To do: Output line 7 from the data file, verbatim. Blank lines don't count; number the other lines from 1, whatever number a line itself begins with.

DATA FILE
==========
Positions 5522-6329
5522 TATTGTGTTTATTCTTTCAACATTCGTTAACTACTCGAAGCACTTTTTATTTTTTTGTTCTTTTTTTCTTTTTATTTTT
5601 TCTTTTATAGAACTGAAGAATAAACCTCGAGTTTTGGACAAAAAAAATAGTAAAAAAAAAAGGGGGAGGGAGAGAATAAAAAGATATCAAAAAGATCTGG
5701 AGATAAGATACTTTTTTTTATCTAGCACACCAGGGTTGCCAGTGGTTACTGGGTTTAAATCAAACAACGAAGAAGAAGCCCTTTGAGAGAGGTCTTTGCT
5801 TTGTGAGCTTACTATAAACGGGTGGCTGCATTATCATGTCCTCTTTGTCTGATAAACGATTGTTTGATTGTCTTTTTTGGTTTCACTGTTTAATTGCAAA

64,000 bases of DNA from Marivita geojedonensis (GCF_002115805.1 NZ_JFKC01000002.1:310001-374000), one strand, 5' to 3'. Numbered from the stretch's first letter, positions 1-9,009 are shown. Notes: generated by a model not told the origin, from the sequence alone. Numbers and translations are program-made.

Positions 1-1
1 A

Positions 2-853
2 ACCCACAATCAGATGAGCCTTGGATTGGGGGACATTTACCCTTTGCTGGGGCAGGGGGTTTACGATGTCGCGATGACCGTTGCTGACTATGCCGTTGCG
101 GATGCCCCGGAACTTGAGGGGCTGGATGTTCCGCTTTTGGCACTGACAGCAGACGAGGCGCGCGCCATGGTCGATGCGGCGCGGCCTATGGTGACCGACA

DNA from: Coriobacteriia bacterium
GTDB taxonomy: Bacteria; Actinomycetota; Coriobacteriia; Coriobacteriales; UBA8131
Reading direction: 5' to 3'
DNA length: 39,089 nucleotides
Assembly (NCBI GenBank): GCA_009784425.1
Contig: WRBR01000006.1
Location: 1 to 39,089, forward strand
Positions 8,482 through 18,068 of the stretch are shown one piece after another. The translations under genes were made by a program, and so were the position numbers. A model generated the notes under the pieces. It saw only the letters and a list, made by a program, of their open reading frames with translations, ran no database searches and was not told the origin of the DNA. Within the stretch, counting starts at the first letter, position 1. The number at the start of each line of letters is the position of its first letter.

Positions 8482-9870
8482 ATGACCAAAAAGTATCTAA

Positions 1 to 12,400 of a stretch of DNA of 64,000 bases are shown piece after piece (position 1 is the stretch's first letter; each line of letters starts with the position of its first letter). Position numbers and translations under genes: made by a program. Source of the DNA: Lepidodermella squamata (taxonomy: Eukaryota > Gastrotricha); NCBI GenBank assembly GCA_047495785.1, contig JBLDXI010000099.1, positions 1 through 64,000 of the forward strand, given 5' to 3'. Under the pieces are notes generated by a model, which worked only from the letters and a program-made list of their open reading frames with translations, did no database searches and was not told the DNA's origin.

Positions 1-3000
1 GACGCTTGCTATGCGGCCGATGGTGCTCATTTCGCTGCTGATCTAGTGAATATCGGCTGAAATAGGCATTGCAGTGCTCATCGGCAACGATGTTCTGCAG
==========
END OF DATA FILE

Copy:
Positions 1-1